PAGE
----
The anterior approach opened the sphenoidal and insular portions of the sylvian fissure and exposed the limen insulae and short gyri of insula, whereas the posterior approach opened the insular and opercular portions of the sylvian fissure and exposed the circular sulcus and long gyri.
The transsylvian approach 1) through a pterional craniotomy 2) 3) is particularly useful for anterior basal extrinsic lesions and for frontobasal, mesial temporal, and insular intrinsic intracranial lesions.
Transsylvian-transinsular approaches safely expose vascular pathology in or deep to the insula while preserving overlying eloquent cortex in the frontal and temporal lobes. The anterior transsylvian-transinsular approach can be differentiated from the posterior approach based on technical differences in splitting the sylvian fissure and anatomic differences in final exposure. Discriminating patient selection and careful microsurgical technique are essential 4).
A transsylvian anteromedial approach through the pyriform cortex at the level of the anterior and superior surface of the uncus enables a safe entry into the temporal horn without injury to the optic radiation fibers or the main part of the uncinate fasciculus 5).
Ischemic injury as a result of damage to the lenticulostriate artery or MCA branches is one of the main causes of surgical morbidity associated with insular tumor resection. To avoid these complications, a thorough knowledge of the regional anatomy, meticulous microsurgical technique, hemostasis, and gentle handling of the vasculature are crucial.
The transsylvian approach requires to be comfortable with microsurgical techniques to dissect the sylvian fissure. Insular tumors often extend into the white matter covered by frontal and temporal opercula. Initial transsylvian resection and subsequent extension of the opercular operative corridor allows for comfortable access to the insula and subsequent subpial resection with protection of the vasculature. In tumors limited to the insular lobe, Rey-Dios and Cohen-Gadol have routinely used the transsylvian approach without any significant complication. Injury to the descending motor fibers can be another source of morbidity and should be avoided with careful identification of distal LLAs more anteriorly and subcortical mapping at the level of the internal capsule more posteriorly along the resection cavity. The long M2 perforating arteries leading to the corona radiata and central lobule should be also preserved on the surface of the insula and not coagulated inadvertently in case of excessive bleeding from the tumor. Another common cause of morbidity after the transsylvian approach is excessive retraction on the opercular areas, which can result in damage to the Broca area, the horizontal fibers of the arcuate fasciculus near the superior periinsular sulcus, or the fibers of the uncinate fasciculus near the inferior periinsular sulcus. Damage to any of these structures can result in different degrees of speech disturbance or memory impairment, especially on the dominant side.18 To prevent this type of injury, we discourage the use of fixed retractors, and we encourage the use of a “dynamic retraction” technique, using only the suction and bipolar instruments to apply retraction to different areas while constantly shifting the pressure points.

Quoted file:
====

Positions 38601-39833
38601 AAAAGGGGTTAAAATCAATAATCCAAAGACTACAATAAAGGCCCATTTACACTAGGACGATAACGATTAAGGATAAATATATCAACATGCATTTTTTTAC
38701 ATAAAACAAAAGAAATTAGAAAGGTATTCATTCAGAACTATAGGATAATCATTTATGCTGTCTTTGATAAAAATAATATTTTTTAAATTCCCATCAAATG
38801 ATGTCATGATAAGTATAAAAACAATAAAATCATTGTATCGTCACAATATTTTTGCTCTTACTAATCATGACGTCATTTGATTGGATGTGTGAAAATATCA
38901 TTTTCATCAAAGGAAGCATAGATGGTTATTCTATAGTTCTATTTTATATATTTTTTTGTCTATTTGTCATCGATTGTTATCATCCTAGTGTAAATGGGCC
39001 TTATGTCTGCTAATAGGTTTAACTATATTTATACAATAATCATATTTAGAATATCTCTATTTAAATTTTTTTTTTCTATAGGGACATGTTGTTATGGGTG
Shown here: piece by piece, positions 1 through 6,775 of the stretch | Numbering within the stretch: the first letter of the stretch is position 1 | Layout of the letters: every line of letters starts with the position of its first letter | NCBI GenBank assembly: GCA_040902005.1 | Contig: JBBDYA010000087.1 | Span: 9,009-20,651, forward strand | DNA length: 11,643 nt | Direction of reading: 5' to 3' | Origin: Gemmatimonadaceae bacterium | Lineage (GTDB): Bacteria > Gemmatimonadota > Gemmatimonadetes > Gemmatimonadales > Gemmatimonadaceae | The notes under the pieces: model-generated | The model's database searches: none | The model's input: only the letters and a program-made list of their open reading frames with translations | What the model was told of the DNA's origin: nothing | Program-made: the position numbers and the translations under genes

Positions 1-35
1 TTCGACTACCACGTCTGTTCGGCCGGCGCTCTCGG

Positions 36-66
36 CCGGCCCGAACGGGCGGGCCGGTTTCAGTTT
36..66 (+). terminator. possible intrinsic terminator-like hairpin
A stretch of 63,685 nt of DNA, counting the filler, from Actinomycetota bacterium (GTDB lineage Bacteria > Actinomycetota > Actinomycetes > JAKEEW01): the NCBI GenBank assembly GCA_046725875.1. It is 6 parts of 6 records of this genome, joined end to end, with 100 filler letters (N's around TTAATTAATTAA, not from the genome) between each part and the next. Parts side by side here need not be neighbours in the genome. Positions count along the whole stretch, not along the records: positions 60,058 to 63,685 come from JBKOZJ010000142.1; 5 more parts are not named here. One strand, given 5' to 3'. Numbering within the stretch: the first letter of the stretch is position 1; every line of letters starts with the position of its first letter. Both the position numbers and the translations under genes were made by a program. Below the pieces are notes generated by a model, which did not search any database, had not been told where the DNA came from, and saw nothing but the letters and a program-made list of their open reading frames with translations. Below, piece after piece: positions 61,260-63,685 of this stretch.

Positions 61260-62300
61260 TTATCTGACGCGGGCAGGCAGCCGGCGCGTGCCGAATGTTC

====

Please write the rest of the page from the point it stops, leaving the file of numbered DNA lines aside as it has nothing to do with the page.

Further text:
A thorough understanding of the mapping technique becomes even more critical when limited exposures are performed, and the surgeon must rely on “negative stimulation” without identification of unexposed “positive” eloquent areas 6).